- Which of the following fishing gear creates the least bycatch, and is therefore the best way to catch fish sustainably?
Handlines only catch one fish at a time, and any fish that is caught that is not desired can easily be released without causing much harm to the fish.
- Modern-day whaling for food is often illegal and whale meat is often sold on the black market. In 1986, the International Whaling Commission officially banned commercial whaling, an action that has since been ignored by:
All of the above. And Greenland is working to join the list. From the June 2008 edition of Sierra magazine:
Through the transparent charade of "scientific whaling," designed to sidestep the global ban on commercial hunting imposed by the International Whaling Commission (IWC) in 1986, Japan is currently harpooning more than a thousand minkes annually. Over the years this "research harvest" has been expanded to include 50 fin and 5 to 10 sperm whales. Late last year Japan announced its intention to add 50 humpbacks. But then Australia condemned the move and threatened to send planes and a patrol boat to monitor the Japanese whaling fleet, and the United States lodged an unusually strong complaint as well. In response, Japan delayed its humpback hunt for up to two years.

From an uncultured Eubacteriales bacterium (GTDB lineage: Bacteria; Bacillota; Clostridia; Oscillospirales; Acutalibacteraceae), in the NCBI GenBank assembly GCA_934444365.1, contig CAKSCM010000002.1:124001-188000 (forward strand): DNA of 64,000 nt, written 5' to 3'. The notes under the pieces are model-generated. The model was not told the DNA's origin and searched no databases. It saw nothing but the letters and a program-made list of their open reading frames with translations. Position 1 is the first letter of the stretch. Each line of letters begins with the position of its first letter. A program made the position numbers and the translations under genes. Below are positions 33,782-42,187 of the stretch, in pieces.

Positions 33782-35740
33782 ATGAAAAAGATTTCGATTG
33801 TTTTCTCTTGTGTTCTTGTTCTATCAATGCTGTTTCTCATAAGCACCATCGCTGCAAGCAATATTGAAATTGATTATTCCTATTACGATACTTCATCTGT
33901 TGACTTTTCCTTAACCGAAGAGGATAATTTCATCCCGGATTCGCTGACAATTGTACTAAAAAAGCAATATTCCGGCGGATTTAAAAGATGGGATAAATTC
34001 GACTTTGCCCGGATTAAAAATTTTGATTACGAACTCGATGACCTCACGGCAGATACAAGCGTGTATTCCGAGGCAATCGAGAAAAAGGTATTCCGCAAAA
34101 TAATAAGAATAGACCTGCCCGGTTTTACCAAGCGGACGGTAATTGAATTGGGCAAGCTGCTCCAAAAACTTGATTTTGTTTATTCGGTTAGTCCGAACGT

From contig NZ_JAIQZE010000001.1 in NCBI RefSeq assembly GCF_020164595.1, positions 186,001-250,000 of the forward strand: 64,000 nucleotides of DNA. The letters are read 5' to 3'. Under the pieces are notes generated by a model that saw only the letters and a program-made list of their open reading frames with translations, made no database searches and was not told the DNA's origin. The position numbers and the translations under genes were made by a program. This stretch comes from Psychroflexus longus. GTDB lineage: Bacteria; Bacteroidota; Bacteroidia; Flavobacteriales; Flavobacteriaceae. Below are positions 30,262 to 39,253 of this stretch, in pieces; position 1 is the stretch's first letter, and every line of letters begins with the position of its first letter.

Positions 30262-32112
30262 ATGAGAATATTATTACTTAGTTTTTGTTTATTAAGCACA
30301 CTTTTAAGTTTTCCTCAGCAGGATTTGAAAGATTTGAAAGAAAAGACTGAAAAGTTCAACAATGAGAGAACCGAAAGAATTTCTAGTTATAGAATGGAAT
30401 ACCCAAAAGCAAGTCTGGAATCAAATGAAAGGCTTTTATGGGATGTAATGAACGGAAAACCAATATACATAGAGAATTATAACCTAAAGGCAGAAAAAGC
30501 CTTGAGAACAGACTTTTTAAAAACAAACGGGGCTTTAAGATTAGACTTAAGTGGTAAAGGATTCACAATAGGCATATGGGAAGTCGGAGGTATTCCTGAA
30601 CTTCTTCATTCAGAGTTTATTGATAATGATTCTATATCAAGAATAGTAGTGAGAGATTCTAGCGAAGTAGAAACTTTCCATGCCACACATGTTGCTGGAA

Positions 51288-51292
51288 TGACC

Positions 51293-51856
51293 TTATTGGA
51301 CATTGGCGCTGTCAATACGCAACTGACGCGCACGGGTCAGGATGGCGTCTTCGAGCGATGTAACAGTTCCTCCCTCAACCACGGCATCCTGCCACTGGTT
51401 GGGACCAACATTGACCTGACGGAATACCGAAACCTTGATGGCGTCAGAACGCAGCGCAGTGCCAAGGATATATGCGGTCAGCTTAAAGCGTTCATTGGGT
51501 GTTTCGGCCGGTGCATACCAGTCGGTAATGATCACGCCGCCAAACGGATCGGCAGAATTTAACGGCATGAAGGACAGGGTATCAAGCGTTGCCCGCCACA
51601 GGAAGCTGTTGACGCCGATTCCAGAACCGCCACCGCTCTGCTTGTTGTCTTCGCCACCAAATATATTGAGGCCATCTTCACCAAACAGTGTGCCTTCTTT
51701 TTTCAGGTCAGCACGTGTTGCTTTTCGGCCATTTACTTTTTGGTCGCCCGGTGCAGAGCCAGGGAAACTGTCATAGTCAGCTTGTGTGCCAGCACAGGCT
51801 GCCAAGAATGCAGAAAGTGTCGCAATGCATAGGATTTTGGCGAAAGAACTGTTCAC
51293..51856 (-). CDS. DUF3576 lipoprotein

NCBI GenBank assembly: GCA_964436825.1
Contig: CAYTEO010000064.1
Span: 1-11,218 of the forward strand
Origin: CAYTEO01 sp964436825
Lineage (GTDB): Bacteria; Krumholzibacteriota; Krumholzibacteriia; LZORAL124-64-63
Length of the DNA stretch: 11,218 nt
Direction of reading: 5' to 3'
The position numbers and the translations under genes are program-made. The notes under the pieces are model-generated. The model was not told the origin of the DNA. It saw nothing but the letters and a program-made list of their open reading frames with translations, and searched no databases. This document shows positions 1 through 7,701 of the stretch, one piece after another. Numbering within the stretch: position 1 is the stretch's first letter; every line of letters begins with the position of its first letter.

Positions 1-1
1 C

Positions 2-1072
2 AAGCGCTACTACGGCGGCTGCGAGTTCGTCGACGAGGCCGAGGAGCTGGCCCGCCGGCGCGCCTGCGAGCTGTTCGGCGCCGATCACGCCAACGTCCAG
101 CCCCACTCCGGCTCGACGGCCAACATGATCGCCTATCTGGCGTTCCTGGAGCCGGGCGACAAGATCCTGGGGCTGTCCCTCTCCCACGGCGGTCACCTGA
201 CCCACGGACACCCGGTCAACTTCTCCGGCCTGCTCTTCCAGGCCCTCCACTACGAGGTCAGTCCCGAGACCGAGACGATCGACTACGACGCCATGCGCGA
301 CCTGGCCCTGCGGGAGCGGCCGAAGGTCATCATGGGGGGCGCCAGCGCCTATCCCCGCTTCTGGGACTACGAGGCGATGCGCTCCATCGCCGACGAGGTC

Norway, which simply ignores the IWC moratorium on commercial whaling, is also killing around a thousand minkes annually and is steadily increasing its take. Iceland resumed industrial whaling in 2006, quit in 2007 when too few shoppers proved interested in buying steaks carved from warm-blooded submarines, but just announced plans to start again -- despite the fact that whale-watching has become a multimillion-dollar industry in that nation.
- You feel like eating light, but still want some tasty food, so you head over to your local sushi joint. Which type of tuna sashimi is a fresh, sustainable option?
U.S. Atlantic populations of yellowfin tuna are much healthier than most other parts of the world due to good fisheries management. Trolling and single-pole fishing methods also result in significantly less bycatch than longline methods. Longlines are responsible for the bycatch of many endangered species like seabirds and sea turtles. Avoid all types of bluefin tuna, which has been severely overfished to the point that bluefin tuna populations have declined 90 percent since the 1970s. We're giving partial credit to anyone who selects E and would rather look for alternative seafood options to tuna.